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Let be a topological space and let be the category of covering spaces of : The category whose objects are coverings and whose morphisms are maps between such coverings that commute with the covering projections -- a morphism between and is a map so that the diagram
Every topologists' highest hope is to find that her/his favourite category of topological objects is equivalent to some category of easily understood algebraic objects. The following theorem realizes this dream in full in the case of the category of covering spaces of any reasonable base space :
If indeed the categories and are equivalent, one should be able to extract everything topological about a covering from its associated -set . The following theorem shows this to be right in at least two ways:
(Both assertions of this theorem can be sharpened to deal with morphisms as well, but we will not bother to do so).
Ok. Every math technician can spend some time and effort and understand the statements and (only then) the proofs of these two theorems. Your true challenge is to digest the following statement:
In particular, the following facts are all simple algebraic corollaries of these theorems:
Steps in the proofs of Theorem 1 and 2.
A map of Colossal Cave, New Mexico, from
A Deep Thought Question. We'll get there when it's time, but meanwhile, think on your own: What does it at all mean `` is equivalent to the identity functor'' (and first, why can't it simply be the identity functor)? And even harder, what does it at all mean for two categories to be ``equivalent''? If you answer this question correctly, you'll probably re-invent the notions of ``natural transformation between two functors'' and ``natural equivalence'', that gave the historical impetus for the development of category theory.
From Wikipedia, the free encyclopedia.
A category attempts to capture the essence of a class of related mathematical objects, for instance the class of groups. Instead of focusing on the individual objects (groups) as has been done traditionally, the morphisms -- i.e. the structure-preserving maps between these objects -- are emphasized. In the example of groups, these are the group homomorphisms. Then it becomes possible to relate different categories by functors, generalizations of functions which associate to every object of one category an object of another category and to every morphism in the first category a morphism in the second. Very commonly, certain ``natural constructions'', such as the fundamental group of a topological space, can be expressed as functors. Furthermore, different such constructions are often ``naturally related'' which leads to the concept of natural transformation, a way to ``map'' one functor to another. Throughout mathematics, one encounters ``natural isomorphisms'', things that are (essentially) the same in a ``canonical way''. This is made precise by special natural transformations, the natural isomorphisms.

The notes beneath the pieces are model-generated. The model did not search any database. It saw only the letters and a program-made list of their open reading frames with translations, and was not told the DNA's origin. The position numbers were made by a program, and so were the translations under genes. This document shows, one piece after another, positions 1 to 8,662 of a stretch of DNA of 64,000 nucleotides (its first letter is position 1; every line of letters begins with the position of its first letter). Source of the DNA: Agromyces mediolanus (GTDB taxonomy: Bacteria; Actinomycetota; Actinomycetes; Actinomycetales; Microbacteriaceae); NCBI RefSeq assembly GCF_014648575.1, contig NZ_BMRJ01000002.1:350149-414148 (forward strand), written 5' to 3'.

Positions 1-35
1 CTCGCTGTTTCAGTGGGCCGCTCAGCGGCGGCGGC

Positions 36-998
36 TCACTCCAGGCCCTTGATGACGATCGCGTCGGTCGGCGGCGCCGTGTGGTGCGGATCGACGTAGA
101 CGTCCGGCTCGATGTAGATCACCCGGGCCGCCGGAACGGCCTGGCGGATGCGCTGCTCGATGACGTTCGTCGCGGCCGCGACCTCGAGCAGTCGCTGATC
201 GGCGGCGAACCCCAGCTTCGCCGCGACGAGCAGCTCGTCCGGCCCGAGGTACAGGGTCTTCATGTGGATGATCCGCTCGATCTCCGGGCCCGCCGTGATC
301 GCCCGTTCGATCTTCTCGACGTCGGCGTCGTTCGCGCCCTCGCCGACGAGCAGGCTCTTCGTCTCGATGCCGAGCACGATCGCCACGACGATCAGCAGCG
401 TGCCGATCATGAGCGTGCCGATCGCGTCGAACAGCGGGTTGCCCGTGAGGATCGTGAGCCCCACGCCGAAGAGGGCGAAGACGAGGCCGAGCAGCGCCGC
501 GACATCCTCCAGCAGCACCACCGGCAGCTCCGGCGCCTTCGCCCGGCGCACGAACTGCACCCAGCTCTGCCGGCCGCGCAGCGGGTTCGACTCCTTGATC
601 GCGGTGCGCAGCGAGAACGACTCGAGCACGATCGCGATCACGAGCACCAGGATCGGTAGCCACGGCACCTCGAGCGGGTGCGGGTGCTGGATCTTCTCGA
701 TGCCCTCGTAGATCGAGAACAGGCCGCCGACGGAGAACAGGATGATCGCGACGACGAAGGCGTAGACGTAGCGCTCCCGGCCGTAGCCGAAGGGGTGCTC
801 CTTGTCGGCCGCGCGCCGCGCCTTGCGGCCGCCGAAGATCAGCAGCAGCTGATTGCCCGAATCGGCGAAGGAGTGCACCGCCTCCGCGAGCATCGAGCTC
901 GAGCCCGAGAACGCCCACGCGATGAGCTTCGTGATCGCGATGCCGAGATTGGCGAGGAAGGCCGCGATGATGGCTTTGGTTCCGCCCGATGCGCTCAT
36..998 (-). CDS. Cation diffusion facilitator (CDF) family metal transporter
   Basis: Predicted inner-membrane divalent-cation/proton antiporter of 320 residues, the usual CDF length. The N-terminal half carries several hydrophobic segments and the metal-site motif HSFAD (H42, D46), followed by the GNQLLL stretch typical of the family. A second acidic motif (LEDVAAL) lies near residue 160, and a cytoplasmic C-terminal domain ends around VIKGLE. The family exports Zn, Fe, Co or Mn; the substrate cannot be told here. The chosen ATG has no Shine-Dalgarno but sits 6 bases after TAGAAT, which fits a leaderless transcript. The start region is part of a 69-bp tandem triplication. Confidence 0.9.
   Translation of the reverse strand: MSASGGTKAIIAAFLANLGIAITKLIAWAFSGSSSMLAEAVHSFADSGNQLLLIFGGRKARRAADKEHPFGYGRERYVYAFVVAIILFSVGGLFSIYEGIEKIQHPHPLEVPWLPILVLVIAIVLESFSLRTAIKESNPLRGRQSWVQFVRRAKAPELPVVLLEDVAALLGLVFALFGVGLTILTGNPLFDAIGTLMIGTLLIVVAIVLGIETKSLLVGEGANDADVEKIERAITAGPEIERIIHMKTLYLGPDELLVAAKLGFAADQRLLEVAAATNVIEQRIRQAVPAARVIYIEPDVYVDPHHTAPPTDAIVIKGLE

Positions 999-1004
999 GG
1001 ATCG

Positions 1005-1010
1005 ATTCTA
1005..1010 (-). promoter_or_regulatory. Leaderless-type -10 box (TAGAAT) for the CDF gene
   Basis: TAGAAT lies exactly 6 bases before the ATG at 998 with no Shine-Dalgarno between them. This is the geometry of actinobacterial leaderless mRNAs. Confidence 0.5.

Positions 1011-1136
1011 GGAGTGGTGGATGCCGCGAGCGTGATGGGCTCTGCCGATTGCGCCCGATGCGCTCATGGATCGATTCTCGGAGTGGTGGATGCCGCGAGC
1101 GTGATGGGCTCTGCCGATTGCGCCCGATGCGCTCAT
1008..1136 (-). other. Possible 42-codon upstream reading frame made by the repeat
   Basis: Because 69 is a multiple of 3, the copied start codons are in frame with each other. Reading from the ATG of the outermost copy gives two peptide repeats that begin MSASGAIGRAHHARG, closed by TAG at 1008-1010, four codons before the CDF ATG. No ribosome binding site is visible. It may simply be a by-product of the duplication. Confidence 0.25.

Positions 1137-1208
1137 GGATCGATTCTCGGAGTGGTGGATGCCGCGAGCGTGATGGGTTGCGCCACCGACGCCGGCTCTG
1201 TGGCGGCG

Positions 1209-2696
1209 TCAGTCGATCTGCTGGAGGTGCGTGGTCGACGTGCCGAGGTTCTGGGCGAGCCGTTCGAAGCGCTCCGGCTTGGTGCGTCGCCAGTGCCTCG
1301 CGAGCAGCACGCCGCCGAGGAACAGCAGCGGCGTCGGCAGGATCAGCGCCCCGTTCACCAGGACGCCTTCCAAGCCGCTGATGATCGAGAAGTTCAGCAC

Categories, functors and natural transformations were introduced by Samuel Eilenberg and Saunders Mac Lane in 1945. Initially, the notions were applied in topology, especially algebraic topology, as an important part of the transition from homology (an intuitive and geometric concept) to homology theory, an axiomatic approach. It has been claimed, for example by or on behalf of Ulam, that comparable ideas were current in the later 1930s in the Polish school.
Eilenberg/Mac Lane have said that their goal was to understand natural transformations; in order to do that, functors had to be defined; and to define functors one needed categories.
The subsequent development of the theory was powered first by the computational needs of homological algebra; and then by the axiomatic needs of algebraic geometry, the field most resistant to the Russell-Whitehead view of united foundations. General category theory -- an updated universal algebra with many new features allowing for semantic flexibility and higher-order logic -- came later; it is now applied throughout mathematics.
Special categories called topoi can even serve as an alternative to axiomatic set theory as the foundation of mathematics. These broadly-based foundational applications of category theory are contentious; but they have been worked out in quite some detail, as a commentary on or basis for constructive mathematics. One can say, in particular, that axiomatic set theory still hasn't been replaced by the category-theoretic commentary on it, in the everyday usage of mathematicians. The idea of bringing category theory into earlier, undergraduate teaching (signified by the difference between the Birkhoff-Mac Lane and later Mac Lane-Birkhoff abstract algebra texts) has hit noticeable opposition.
Categorical logic is now a well-defined field based on type theory for intuitionistic logics, with application to the theory of functional programming and domain theory, all in a setting of a cartesian closed category as non-syntactic description of a lambda calculus. At the very least, the use of category theory language allows one to clarify what exactly these related areas have in common (in an abstract sense).